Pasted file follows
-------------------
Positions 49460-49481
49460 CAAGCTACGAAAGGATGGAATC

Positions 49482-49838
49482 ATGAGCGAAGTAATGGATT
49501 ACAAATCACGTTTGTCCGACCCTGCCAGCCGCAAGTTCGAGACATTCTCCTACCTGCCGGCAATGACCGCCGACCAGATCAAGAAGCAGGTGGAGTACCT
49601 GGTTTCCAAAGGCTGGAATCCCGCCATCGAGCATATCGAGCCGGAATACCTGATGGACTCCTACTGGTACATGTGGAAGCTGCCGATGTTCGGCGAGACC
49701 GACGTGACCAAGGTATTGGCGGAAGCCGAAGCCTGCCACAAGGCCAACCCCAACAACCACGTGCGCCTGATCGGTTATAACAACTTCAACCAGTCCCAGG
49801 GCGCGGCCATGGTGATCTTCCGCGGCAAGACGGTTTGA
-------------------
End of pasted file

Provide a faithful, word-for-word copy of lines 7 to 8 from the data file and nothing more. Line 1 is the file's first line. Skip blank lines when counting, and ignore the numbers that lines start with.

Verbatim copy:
49701 GACGTGACCAAGGTATTGGCGGAAGCCGAAGCCTGCCACAAGGCCAACCCCAACAACCACGTGCGCCTGATCGGTTATAACAACTTCAACCAGTCCCAGG
49801 GCGCGGCCATGGTGATCTTCCGCGGCAAGACGGTTTGA